7. There’s a significant ideological – nay, even theological – difference between the “righties” and the “lefties” over the issue of “charity.” My definition of charity precludes forced giving. State-coerced transfers of wealth just don’t qualify. For many on the left, even the “religious left” such as the crowd around Sojourners magazine or the Catholic Worker movement, the issue isn’t charity but justice. They aren’t much different than marxists in their complaint that a society organized on capitalist principles, even if it allows for charitable giving, is inherently unjust and some kind of an affront to their god, (that commie!) That the Old Testament calls for “justice” is plain. Don’t ask me what word is used in the original Hebrew, and whether translating the relevant term as “justice” in our modern tongue makes any sense. The Torah writers weren’t familiar with our post-Enlightenment concept of individual rights, after all. My personal pet peeve is when clergy start talking about “social justice.” Collective justice, like collective guilt, is bunk, and I’ve never heard anyone explain to my satifaction why they need that qualifier, “social”, except that they don’t really think in terms of the individual. Other folks, including conservatives, do this, too. The right-side tends to concentrate on collective punishments for groups, based on alleged sinning by a number of individuals they are composed of. A. Lincoln’s – I tremble for my country when I remember that god is just – is one example.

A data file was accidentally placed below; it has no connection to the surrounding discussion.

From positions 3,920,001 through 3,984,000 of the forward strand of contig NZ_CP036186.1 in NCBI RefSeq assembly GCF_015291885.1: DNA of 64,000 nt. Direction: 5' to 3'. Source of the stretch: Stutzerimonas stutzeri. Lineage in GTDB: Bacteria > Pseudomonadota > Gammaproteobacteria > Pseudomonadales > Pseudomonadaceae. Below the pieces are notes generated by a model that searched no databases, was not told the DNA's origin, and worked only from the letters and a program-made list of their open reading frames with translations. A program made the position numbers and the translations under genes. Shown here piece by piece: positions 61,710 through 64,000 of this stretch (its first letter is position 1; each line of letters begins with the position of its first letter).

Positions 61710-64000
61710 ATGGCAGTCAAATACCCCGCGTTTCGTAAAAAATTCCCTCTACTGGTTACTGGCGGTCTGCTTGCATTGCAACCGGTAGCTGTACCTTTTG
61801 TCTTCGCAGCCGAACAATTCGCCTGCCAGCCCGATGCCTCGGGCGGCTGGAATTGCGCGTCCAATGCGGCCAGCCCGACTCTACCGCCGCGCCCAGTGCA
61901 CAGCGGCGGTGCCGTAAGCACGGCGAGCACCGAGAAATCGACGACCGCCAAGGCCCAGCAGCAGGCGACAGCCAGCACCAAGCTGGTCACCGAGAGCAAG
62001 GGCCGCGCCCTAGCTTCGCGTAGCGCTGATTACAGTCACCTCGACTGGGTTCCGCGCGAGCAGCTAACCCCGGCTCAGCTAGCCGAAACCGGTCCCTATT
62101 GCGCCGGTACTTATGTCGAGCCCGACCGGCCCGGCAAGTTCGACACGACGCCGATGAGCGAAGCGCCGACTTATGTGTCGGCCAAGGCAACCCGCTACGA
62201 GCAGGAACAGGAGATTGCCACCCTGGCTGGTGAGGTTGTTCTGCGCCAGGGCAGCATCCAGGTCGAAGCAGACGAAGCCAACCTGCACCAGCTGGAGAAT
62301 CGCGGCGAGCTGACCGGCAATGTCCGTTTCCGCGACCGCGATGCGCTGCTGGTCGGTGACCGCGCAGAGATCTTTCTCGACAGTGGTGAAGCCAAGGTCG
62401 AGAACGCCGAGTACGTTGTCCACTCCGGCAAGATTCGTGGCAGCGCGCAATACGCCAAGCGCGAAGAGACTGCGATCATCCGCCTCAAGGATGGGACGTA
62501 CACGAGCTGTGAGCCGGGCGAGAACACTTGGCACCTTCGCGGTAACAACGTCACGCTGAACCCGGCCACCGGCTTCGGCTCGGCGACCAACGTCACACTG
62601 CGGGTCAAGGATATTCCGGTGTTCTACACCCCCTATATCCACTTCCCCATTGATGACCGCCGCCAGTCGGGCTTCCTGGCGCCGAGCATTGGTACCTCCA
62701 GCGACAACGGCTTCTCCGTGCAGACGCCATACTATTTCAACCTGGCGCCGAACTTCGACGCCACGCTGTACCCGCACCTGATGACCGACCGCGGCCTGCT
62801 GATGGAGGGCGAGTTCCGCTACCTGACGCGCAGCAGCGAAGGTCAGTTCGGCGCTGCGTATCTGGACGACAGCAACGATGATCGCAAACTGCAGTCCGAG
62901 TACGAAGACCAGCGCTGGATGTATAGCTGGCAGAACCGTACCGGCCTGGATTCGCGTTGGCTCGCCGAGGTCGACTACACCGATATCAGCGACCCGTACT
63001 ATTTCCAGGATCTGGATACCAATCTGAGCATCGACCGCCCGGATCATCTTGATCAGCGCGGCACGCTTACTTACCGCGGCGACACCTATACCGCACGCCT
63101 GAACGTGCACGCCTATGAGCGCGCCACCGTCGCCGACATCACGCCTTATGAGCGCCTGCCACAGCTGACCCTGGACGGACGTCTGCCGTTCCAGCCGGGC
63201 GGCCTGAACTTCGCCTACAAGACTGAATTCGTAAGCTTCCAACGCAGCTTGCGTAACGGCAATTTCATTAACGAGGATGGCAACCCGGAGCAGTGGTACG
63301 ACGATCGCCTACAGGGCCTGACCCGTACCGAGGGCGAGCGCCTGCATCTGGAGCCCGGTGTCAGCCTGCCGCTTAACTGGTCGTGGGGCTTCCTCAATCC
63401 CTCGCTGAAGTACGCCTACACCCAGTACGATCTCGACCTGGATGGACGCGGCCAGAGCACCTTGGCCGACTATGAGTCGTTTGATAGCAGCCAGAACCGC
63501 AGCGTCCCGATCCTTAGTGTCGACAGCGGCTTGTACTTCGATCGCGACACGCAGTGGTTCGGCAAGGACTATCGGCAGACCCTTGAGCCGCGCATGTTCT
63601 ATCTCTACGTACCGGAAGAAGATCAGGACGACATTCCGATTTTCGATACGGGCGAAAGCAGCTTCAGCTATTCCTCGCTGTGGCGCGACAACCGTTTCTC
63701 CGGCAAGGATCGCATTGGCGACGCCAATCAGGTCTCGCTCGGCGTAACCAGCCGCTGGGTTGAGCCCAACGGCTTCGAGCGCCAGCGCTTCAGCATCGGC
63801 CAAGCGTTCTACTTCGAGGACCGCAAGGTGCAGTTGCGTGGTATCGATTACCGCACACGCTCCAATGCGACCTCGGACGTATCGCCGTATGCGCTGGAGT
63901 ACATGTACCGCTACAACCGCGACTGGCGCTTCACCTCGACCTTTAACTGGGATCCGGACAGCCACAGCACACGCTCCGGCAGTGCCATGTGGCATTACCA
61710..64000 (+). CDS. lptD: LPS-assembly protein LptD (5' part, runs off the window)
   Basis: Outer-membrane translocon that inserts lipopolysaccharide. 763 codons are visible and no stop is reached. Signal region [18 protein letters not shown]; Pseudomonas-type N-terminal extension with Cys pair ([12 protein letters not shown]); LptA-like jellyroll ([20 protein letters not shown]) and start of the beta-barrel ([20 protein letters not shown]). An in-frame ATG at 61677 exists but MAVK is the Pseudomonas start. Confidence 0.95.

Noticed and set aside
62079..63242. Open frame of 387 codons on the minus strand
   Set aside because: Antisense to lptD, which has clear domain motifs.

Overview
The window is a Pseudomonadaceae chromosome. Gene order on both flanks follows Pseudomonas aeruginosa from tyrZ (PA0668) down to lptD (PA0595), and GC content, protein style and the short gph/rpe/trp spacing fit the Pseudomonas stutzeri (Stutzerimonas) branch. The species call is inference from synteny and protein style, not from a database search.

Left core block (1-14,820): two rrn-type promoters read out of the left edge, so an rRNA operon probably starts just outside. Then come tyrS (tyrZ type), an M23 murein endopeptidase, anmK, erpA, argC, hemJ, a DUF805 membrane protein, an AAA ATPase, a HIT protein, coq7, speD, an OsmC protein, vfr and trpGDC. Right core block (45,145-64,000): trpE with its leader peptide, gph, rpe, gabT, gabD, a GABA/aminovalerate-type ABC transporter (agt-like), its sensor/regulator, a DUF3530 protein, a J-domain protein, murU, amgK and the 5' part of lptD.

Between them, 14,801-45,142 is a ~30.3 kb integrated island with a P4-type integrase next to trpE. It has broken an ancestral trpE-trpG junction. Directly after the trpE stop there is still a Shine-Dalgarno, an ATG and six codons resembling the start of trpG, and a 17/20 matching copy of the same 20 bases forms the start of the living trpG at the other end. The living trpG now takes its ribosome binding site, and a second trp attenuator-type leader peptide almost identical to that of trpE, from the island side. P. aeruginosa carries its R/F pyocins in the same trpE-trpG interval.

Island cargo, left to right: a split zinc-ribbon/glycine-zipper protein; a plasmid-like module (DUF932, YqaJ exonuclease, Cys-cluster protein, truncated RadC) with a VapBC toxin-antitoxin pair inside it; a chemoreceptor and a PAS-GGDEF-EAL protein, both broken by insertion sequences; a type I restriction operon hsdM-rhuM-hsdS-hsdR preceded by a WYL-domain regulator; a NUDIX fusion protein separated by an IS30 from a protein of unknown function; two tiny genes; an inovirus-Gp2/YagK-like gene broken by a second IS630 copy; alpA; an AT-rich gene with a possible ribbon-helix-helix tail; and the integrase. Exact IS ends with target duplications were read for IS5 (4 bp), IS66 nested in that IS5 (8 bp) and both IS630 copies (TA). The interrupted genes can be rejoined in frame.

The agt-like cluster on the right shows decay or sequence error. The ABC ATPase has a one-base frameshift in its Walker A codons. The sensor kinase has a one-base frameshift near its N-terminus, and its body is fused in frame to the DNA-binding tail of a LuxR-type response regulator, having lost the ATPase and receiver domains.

So, when a free-market type wants to be charitable, he writes a check, or plans a fundraiser. Statist types do some of this, too, but they concentrate on convincing the government to expropriate funds for their pet purpose. If you can remember a “conservative” taking the second course, it is an instruction in the difference between a right-statist and a libertarian.